When the biggest Fortnite streamer in the world leaves your platform, there’s going to be a void: but I imagine Twitch wasn’t planning on porn being the content to fill it.
After Tyler “Ninja” Blevins left Twitch for rival platform Mixer 10 days ago, visitors to his channel were redirected to a variety of other Fortnite streams – and one stream in particular got Twitch into serious trouble. Last night, Blevins tweeted a video criticising how Twitch had turned his channel into an “ad page” – and one of the promoted streams was a porn broadcast.
“I’ve been streaming for eight years to build that brand and build that channel”, Blevins said. “There was a porn account that was number one recommended on my channel. And I have no say in any of this stuff.”
Disgusted and so sorry. pic.twitter.com/gnUY5Kp52E
— Ninja (@Ninja) August 11, 2019
Understandably upset, Blevins called for the adverts and his entire channel be removed – a wish Twitch has partially granted, having removed all the advertised streams from his channel. While the promotion of porn was unintentional on Twitch’s part, the platform’s failure to remove the NSFW stream – and its quick promotion on Ninja’s channel thanks to Twitch’s algorithms – was an obvious cock-up, and Twitch’s CEO Emmett Shear has apologised to Blevins on Twitter.
“Our community comes to Twitch looking for live content. To help ensure they find great, live channels we’ve been experimenting with showing recommended content across Twitch, including on streamer’s pages that are offline,” Shear wrote.
“This helps all streamers as it creates new community connections. However, the lewd content that appeared on the Ninja offline channel page grossly violates our terms of service, and we’ve permanently suspended the account in question.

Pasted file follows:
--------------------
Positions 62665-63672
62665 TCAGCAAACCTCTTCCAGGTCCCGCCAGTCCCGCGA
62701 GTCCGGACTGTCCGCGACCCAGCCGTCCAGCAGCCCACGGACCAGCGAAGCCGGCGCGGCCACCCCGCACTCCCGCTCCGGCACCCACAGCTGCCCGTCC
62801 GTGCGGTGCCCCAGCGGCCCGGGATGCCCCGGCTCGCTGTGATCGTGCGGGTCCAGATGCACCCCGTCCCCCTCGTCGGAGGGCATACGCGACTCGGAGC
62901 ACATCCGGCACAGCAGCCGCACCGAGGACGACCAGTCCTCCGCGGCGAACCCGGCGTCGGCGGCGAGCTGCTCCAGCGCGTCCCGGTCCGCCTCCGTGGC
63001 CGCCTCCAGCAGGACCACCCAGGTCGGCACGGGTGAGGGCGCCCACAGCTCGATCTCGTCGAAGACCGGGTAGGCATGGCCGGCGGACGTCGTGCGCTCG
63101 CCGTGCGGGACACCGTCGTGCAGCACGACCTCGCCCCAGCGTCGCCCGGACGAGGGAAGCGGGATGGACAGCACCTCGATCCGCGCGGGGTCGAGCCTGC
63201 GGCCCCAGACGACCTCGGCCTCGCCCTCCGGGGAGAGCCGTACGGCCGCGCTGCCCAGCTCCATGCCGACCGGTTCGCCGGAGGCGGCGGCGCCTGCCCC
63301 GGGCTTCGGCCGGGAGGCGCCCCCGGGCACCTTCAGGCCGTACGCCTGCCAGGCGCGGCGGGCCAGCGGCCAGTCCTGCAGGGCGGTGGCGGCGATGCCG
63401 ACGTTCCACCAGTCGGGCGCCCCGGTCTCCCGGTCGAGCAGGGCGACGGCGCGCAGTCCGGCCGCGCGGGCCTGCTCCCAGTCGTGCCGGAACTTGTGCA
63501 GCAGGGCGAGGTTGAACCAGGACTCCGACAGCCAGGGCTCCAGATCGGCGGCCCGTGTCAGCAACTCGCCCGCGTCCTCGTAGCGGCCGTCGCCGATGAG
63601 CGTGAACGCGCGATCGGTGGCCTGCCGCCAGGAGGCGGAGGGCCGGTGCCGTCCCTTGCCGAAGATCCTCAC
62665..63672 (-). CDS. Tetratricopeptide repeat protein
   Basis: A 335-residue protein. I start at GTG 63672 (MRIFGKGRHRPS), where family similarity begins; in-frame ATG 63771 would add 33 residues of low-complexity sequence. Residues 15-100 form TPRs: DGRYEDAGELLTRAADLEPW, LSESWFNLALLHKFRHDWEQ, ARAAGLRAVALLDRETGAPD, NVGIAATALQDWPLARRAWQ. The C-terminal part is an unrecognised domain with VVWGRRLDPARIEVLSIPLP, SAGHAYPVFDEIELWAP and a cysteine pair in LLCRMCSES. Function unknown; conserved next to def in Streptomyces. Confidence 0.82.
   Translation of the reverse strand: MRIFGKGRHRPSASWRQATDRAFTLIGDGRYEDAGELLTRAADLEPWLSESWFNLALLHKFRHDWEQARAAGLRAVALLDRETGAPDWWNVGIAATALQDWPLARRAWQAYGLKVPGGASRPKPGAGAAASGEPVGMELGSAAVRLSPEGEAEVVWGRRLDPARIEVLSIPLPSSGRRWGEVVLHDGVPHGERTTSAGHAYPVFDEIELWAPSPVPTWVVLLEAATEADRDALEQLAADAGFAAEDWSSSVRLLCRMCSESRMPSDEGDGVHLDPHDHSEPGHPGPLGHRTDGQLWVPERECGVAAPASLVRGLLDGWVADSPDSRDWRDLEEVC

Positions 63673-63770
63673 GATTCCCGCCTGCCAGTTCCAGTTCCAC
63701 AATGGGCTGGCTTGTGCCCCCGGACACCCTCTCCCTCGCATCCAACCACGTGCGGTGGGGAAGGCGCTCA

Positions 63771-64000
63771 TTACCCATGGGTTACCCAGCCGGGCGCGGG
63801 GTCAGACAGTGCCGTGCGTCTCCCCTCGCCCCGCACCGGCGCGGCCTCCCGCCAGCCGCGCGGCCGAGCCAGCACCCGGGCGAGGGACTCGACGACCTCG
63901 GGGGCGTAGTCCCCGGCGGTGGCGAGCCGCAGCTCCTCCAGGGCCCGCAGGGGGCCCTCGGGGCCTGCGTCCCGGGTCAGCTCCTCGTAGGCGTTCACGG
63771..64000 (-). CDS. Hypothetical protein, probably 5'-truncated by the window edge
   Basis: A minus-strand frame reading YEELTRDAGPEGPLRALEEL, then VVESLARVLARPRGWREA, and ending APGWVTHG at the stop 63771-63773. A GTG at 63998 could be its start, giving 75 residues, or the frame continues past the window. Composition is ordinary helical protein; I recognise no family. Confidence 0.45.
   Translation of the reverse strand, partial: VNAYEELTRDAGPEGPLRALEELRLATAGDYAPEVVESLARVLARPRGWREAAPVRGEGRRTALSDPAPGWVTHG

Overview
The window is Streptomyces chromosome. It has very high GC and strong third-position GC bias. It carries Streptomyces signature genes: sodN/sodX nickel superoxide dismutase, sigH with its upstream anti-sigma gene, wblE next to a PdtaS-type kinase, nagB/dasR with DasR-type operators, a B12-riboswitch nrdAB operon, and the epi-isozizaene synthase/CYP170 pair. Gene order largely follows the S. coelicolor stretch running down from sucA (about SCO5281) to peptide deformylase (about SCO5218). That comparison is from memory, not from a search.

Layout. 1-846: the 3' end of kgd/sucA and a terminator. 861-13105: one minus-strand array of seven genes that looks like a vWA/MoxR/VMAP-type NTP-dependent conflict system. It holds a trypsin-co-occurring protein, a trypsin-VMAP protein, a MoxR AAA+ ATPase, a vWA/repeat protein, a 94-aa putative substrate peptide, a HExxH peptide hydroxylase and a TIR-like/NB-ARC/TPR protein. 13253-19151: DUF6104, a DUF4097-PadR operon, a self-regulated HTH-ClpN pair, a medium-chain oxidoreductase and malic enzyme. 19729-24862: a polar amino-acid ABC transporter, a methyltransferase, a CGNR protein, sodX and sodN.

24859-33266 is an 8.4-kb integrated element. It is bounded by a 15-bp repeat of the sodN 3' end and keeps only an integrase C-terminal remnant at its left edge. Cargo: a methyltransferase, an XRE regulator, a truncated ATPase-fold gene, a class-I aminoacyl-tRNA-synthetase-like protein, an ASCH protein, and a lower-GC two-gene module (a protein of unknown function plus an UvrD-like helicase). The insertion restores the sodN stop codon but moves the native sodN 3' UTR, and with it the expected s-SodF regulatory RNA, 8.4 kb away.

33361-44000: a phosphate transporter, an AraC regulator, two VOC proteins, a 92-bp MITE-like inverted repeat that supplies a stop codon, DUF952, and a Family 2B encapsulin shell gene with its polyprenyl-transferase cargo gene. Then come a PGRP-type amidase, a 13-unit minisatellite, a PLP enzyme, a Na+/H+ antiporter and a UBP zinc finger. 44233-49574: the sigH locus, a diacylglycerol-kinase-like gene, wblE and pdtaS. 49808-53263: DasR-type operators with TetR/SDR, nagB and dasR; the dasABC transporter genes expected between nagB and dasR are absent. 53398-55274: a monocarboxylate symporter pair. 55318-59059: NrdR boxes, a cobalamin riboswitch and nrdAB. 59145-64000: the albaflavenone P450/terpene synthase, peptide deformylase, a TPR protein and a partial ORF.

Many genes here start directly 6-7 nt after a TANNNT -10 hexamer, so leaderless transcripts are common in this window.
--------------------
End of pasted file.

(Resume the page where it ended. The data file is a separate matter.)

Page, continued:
“On a more personal note, I want to apologise directly to Ninja that this happened. It wasn’t our intent, but it should not have happened. No excuses.”
Despite the apology, many in the Twitch community remain unhappy with the company, highlighting another ongoing controversy surrounding streamer Alinity Divine, who’s been accused of dropping a racial slur on-stream. Divine claims the slur was a result of a mispronunciation, but the streamer has also been criticised for throwing her cat mid-broadcast (and in a separate incident, spitting vodka into a cat’s mouth). Users are unhappy that she has so far received no negative consequences, with one petition calling for her to be banned receiving 46k signatures.
English is not my first language, I mispronounce and mumble words.
I’m sorry to anyone offended by things they think I said.
I didn’t call my teammate a slur, I stumbled on my words telling him “your next prime is in the channel”????
— Alinity (@AlinityTwitch) August 11, 2019
Only a few weeks ago, Dr. Disrespect (real name Guy Beahm) was temporarily banned for streaming himself in an E3 bathroom – a punishment that lasted a mere two weeks. Blevins, similarly, at one point said the n-word and was only required to apologise. Both events raised questions about how Twitch enforces its terms and conditions, with some accusing Twitch of giving popular streamers preferential treatment.
Having said that, Twitch has been known to suspend big streamers, with both Pink Ward and TFue receiving 30-day bans this year for the (disputed) use of racial slurs. Perhaps the main problem here is inconsistency.
Twitch’s problems with moderation and dodgy algorithms, meanwhile, go way beyond the promotion of porn on Ninja’s channel. In December, my report into Twitch’s casino section found that illegal online casinos were being streamed and advertised on the platform, with no age gates, and were easily viewable from the Twitch home page. Since then Twitch has split up the casino section (making it harder to find), but there are still no age gates to watch gambling: and the two illegal casinos are still being streamed and advertised in the slots category.